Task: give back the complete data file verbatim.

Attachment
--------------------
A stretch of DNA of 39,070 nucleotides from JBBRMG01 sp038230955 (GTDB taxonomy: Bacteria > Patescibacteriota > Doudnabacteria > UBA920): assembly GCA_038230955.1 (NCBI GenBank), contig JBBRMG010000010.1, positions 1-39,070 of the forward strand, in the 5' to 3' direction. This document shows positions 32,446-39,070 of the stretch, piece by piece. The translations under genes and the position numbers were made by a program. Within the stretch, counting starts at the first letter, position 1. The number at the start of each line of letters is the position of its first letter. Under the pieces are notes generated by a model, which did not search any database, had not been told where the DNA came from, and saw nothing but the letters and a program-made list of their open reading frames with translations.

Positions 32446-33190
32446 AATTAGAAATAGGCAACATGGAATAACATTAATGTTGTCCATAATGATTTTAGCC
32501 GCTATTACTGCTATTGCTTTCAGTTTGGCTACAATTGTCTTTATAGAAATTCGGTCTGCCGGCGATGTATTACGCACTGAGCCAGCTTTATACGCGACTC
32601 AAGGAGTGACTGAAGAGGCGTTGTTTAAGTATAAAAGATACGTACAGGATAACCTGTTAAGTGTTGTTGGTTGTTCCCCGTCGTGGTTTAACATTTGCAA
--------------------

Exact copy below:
A stretch of DNA of 39,070 nucleotides from JBBRMG01 sp038230955 (GTDB taxonomy: Bacteria > Patescibacteriota > Doudnabacteria > UBA920): assembly GCA_038230955.1 (NCBI GenBank), contig JBBRMG010000010.1, positions 1-39,070 of the forward strand, in the 5' to 3' direction. This document shows positions 32,446-39,070 of the stretch, piece by piece. The translations under genes and the position numbers were made by a program. Within the stretch, counting starts at the first letter, position 1. The number at the start of each line of letters is the position of its first letter. Under the pieces are notes generated by a model, which did not search any database, had not been told where the DNA came from, and saw nothing but the letters and a program-made list of their open reading frames with translations.

Positions 32446-33190
32446 AATTAGAAATAGGCAACATGGAATAACATTAATGTTGTCCATAATGATTTTAGCC
32501 GCTATTACTGCTATTGCTTTCAGTTTGGCTACAATTGTCTTTATAGAAATTCGGTCTGCCGGCGATGTATTACGCACTGAGCCAGCTTTATACGCGACTC
32601 AAGGAGTGACTGAAGAGGCGTTGTTTAAGTATAAAAGATACGTACAGGATAACCTGTTAAGTGTTGTTGGTTGTTCCCCGTCGTGGTTTAACATTTGCAA